A rule proposed by the federal National Mediation Board Monday could go a long way toward easing the organizing barriers airline and railroad workers face.
If the rule is approved, a majority among votes cast in an election would decide whether workers could join a union. Currently workers in these sectors face elections in which any vote not cast counts as a vote against the union.
The AFL-CIO’s Transportation Trades Department asked the NMB, which governs labor relations in the airline and rail industries, to change the election procedures back in September.
Edward Wytkind, president of that department, says:
The deck is currently stacked against airline and railroad workers…. With this change, never again will workers in these industries seeking to form a union be thwarted by such un-democratic rules.
Naturally, the airlines oppose the proposed change, which is related to a dispute raised by unionized flight attendants and ground workers of Northwest Airlines, which was acquired by Delta earlier this year.
The NMB voted 2-to-1 on the proposal. Two of its three members are former union leaders, including Linda Puchala, who was appointed by President Obama this year.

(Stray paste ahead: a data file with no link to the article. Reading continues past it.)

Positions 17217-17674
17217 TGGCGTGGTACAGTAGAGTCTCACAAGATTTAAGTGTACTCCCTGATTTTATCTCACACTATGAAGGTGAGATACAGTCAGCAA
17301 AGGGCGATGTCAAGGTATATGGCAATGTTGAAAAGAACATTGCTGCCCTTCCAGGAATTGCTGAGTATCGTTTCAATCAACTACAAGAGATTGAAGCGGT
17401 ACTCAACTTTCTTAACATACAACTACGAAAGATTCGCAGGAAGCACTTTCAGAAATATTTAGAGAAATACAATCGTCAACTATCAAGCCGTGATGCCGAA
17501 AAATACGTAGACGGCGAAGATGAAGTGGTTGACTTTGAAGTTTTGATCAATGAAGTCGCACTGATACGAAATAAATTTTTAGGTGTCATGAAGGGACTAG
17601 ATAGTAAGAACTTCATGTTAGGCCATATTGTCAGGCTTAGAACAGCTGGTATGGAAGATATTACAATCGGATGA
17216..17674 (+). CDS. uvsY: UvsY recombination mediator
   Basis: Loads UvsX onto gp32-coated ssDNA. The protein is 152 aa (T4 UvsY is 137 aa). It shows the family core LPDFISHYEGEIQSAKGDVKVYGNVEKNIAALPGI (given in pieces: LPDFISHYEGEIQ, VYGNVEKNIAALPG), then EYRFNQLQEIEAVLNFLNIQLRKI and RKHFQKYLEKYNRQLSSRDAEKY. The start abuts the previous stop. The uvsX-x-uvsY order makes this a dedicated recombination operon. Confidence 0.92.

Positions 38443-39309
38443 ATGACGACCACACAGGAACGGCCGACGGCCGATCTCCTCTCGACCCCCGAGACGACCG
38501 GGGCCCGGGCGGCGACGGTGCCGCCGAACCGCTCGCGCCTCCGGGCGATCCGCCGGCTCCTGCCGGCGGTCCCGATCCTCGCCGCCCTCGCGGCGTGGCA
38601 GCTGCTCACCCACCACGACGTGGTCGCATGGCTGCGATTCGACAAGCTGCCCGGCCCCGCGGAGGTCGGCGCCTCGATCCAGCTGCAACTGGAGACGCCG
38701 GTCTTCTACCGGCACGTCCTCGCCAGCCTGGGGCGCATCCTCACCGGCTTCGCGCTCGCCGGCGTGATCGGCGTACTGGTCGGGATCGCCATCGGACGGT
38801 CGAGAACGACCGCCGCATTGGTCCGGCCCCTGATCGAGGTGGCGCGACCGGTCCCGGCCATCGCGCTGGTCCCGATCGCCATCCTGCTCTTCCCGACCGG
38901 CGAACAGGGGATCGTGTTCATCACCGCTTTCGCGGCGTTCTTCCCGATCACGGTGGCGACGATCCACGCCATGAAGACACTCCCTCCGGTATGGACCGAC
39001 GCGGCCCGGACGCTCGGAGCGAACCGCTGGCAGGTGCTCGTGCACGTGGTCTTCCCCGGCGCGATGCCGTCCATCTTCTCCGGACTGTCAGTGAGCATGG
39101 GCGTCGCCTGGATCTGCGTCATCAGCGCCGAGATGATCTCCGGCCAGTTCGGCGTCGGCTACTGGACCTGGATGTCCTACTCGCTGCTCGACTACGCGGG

The board will decide on the rule change after a 60-day comment period. You can weigh in on the proposal by contacting the board either by e-mail (email@example.com) or fax ((202) 692-5085), through Regulations.gov, or by mail (National Mediation Board, 1301 K St NW, Suite 250E, Washington, DC 20005).
Workers gambling against retirement: study
Hewitt Associates released a report in late October that shows nearly
half of workers who change jobs are cashing out their 401(k) plans,
thereby losing a chunk of the money in penalties and fees.
Some 46 percent of workers convert their 401(k) retirement funds to cash after leaving a job, the report found.
Pamela Hess, Hewitt’s director of retirement research told the AP this means:
Millions of Americans who rely on defined contribution plans will find themselves unable to achieve a financially secure retirement.
Workers in their 20s were even more likely to cash-out at a rate of 60 percent. Hewitt calls for a change in policy related to 401(k) accounts because fewer than one in five workers will have sufficient savings for retirement.